• FIG. 10 is a flow diagram illustrating an example method of manufacture for a battery according to the invention.
  • FIG. 11 is a side view illustrating another example IMD that includes a battery with a non-uniform thickness according to the invention.
  • DETAILED DESCRIPTION
  • FIG. 1 is a conceptual diagram illustrating an example implantable medical device (IMD) 10 that includes a hermetic battery according to the invention. As will be described in greater detail below, the battery includes an electrode stack within a hermetic housing that defines a non-uniform thickness. Such a battery may have a decreased volume and thickness relative to existing hermetic batteries that include housings that define a substantially uniform thickness. Moreover, the size, volume, footprint, and/or thickness of IMD 10 may be decreased relative to conventional IMDs due to the use of a battery according to the invention.
  • A battery according to the invention includes a battery housing with at least two portions that define different thicknesses. For example, a first portion of the battery housing may have a first thickness for housing an electrode stack. A second portion of the battery housing may have a second thickness and may include one or more hermetic feedthroughs. Due to the size of the feedthroughs, the thickness of the second portion of battery housing may be required to be greater than the thickness of the first portion of the battery housing. In addition, the overall volume and the thickness of a substantial portion of the battery may be reduced by reducing the thickness of the first portion of the battery housing to the extent permitted by the size of the electrode stack therein. In other words, the thickness of the first portion of the battery housing may be defined by the size and shape of the electrode stack therein, e.g., the thickness of the electrode stack, and the thickness of the second portion of the battery housing may be defined by the size and shape of the feedthroughs. As used herein, the “thickness” of a battery housing refers to the smallest of its three dimensions, i.e., length, width and thickness.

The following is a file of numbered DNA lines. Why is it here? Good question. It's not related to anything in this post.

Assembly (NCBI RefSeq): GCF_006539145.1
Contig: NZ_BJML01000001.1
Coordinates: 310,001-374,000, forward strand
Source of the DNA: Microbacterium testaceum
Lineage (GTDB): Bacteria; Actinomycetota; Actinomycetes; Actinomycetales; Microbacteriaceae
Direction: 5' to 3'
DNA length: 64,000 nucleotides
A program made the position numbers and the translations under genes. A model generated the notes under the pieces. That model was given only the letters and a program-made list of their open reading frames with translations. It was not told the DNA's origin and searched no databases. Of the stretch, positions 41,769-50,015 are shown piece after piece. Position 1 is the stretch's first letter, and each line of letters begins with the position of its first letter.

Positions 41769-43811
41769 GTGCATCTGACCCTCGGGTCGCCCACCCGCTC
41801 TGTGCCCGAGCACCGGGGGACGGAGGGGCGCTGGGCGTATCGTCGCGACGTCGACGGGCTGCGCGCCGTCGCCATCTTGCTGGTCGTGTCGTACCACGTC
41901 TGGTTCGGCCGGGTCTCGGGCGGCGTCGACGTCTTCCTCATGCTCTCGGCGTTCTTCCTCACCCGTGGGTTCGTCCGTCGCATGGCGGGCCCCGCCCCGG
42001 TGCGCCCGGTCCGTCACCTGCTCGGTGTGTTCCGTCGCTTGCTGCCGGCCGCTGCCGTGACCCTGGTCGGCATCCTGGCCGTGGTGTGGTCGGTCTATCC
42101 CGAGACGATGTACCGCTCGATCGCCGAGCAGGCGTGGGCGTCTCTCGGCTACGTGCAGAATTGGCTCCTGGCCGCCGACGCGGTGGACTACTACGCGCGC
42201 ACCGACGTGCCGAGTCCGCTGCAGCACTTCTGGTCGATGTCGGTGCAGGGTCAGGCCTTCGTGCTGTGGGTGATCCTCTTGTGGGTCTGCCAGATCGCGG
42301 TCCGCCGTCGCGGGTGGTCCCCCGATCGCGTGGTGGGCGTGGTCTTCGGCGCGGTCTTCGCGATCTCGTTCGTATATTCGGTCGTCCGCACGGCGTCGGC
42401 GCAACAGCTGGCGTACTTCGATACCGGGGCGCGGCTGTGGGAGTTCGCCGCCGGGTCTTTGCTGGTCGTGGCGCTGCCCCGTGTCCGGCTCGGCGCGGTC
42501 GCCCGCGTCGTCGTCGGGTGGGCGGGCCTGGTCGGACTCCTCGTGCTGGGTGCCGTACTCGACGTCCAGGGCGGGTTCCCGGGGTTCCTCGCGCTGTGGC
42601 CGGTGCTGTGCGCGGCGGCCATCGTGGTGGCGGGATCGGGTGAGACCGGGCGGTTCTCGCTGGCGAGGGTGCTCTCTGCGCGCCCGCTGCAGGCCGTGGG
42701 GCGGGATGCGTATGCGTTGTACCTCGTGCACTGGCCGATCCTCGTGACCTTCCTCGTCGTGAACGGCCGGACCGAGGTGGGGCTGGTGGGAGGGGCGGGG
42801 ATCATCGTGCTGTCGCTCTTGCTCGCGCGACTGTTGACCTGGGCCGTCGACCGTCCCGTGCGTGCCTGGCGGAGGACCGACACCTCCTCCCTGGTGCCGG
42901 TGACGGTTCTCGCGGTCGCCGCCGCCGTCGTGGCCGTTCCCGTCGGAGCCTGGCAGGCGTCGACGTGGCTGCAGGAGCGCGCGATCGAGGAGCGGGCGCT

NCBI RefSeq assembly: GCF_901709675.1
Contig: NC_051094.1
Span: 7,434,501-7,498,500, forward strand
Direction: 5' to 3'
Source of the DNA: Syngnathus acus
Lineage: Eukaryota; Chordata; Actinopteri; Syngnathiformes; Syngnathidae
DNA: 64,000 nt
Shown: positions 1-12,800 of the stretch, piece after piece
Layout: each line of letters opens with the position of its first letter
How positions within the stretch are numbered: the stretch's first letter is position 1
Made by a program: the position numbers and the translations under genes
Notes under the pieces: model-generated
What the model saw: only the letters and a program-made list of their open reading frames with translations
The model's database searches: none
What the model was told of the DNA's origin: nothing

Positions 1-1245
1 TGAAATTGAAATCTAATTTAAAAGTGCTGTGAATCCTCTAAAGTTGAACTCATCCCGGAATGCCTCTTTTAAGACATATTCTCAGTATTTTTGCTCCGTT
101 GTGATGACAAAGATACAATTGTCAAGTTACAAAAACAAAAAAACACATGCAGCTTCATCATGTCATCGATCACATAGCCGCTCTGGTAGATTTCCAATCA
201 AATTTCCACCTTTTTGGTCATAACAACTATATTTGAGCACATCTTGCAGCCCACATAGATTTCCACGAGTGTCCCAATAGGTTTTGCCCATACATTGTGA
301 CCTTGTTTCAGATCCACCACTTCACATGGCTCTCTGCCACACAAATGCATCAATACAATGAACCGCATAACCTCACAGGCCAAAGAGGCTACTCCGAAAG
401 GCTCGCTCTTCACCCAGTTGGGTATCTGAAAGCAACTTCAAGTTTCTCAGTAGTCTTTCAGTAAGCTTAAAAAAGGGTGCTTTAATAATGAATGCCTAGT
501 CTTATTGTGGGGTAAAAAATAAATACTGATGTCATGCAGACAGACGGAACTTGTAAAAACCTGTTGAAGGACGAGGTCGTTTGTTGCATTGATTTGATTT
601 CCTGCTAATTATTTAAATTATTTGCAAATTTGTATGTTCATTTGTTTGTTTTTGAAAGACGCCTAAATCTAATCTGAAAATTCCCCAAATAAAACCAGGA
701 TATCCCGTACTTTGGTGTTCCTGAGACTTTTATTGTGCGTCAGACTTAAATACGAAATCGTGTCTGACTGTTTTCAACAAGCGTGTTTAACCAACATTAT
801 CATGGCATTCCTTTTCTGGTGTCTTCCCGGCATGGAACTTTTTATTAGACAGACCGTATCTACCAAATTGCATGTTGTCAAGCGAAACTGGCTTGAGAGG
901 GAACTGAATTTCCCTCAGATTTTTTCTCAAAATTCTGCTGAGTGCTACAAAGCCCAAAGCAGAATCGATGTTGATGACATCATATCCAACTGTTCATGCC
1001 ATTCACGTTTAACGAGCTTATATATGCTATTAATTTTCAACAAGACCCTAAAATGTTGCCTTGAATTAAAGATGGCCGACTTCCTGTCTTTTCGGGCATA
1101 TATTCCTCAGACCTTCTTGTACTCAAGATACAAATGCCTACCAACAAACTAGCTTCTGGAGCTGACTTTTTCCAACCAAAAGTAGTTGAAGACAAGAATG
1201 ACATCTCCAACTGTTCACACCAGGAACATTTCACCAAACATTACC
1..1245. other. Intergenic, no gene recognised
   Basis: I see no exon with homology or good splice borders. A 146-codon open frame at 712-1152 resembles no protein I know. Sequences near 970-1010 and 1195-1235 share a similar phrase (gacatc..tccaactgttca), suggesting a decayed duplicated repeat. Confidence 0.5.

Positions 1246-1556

• In the embodiments illustrated in FIGS. 1-3, IMD 10 takes the form of a cranially implantable modular IMD that delivers neurostimulation to a patient 14. Modular IMD 10 includes a plurality of separately housed and flexibly interconnected modules that include the various components of IMD 10, and one of the modules includes a battery according to the invention. In other embodiments, a non-modular IMD in which substantially all of the IMD components are located in a single device housing may include a battery according to the invention within the housing.
  • In both types of IMDs, it may be beneficial to reduce the size of components, such as a battery, in order to reduce the overall size of the IMD. Further, the invention is not limited to embodiments in which a modular or non-modular IMD is a neurostimulator, or to cranially implanted IMDs. In other words, any type of IMD, such as an implantable neurostimulator, implantable pump, pacemaker, implantable cardioverter-defibrillator, implantable monitor, or the like, configured for implantation anywhere in a human or animal body, may include a battery according to the invention.